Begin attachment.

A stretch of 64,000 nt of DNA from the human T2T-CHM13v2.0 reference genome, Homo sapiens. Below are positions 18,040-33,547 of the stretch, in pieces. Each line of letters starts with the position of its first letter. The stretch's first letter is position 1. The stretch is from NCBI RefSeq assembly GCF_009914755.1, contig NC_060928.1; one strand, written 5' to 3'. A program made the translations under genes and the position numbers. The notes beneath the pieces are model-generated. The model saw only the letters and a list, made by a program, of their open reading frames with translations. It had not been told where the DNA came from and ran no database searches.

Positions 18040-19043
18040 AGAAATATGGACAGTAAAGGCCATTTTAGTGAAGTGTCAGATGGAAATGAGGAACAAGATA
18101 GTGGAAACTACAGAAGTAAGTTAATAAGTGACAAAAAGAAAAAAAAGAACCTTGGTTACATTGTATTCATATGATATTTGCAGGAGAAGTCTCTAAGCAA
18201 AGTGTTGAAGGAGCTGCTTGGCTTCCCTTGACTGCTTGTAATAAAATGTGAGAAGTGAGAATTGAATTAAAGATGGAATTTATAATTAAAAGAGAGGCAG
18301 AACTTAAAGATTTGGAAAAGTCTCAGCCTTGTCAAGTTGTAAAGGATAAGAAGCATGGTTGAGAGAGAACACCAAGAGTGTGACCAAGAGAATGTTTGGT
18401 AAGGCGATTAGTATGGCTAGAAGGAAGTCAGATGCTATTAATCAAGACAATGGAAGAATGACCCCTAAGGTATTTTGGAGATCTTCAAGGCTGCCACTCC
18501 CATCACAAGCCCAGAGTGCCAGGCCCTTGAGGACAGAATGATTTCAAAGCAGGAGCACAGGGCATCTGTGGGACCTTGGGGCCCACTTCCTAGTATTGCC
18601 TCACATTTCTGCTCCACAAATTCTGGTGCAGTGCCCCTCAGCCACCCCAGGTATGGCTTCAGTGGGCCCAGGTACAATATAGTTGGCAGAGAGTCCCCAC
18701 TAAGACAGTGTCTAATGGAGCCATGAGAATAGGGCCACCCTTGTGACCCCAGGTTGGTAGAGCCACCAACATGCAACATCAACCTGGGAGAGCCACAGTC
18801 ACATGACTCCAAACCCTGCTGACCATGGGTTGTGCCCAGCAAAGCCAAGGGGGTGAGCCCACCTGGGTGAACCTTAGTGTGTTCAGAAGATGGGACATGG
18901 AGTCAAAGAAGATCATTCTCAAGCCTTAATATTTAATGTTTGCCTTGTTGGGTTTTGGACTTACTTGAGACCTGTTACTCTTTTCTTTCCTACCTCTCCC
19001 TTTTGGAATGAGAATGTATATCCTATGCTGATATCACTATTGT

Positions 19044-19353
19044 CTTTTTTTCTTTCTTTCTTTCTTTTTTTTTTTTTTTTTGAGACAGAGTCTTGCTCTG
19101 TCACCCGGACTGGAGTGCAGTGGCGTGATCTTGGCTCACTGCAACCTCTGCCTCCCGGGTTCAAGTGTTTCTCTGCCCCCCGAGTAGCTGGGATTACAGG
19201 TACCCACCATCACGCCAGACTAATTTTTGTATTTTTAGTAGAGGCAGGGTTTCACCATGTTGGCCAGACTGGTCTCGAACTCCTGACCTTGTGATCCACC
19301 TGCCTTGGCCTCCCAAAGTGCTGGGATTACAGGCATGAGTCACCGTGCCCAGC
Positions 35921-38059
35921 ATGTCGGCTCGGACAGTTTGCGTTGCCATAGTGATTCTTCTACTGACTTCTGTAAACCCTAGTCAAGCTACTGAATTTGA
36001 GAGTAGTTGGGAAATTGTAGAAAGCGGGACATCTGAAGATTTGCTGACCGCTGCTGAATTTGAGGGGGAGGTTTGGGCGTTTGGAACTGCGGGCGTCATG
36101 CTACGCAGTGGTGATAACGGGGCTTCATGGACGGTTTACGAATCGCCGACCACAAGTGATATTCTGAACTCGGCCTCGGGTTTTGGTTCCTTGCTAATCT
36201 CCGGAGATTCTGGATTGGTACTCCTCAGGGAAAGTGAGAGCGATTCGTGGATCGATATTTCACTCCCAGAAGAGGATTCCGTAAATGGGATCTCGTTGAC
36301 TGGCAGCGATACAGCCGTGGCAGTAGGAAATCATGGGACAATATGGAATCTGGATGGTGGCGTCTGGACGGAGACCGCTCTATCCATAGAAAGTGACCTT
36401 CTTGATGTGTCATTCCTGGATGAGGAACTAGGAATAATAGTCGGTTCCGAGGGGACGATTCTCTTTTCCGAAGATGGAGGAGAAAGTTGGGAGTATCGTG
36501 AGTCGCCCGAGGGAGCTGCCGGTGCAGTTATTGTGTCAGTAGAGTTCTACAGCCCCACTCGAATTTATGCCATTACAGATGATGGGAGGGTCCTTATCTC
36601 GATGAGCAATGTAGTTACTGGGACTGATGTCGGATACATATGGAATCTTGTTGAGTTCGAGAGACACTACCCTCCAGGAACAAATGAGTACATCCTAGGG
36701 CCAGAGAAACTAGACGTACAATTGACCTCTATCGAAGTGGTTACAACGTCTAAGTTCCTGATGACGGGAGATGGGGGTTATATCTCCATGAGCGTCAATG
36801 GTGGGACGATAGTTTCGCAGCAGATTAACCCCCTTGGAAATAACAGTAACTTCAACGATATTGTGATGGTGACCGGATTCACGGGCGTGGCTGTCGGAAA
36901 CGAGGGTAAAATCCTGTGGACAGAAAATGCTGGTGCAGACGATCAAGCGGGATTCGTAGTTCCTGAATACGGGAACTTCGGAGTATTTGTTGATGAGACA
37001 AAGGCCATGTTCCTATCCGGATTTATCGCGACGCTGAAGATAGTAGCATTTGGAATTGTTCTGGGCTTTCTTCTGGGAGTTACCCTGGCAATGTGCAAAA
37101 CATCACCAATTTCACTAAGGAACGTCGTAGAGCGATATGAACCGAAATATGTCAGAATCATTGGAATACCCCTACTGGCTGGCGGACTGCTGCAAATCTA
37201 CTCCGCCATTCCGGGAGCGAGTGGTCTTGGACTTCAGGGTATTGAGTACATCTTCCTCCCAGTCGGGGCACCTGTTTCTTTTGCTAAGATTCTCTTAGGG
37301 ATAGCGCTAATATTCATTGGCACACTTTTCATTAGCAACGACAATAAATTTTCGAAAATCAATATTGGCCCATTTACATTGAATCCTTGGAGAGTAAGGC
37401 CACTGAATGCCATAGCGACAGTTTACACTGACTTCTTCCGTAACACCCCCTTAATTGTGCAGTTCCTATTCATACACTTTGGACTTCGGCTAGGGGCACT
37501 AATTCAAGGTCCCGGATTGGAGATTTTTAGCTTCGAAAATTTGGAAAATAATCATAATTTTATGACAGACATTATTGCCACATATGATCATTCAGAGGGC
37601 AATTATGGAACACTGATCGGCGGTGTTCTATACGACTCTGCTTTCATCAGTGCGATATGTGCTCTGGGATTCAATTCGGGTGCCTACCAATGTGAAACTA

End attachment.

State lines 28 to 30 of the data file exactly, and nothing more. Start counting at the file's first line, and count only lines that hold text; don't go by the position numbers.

36701 CCAGAGAAACTAGACGTACAATTGACCTCTATCGAAGTGGTTACAACGTCTAAGTTCCTGATGACGGGAGATGGGGGTTATATCTCCATGAGCGTCAATG
36801 GTGGGACGATAGTTTCGCAGCAGATTAACCCCCTTGGAAATAACAGTAACTTCAACGATATTGTGATGGTGACCGGATTCACGGGCGTGGCTGTCGGAAA
36901 CGAGGGTAAAATCCTGTGGACAGAAAATGCTGGTGCAGACGATCAAGCGGGATTCGTAGTTCCTGAATACGGGAACTTCGGAGTATTTGTTGATGAGACA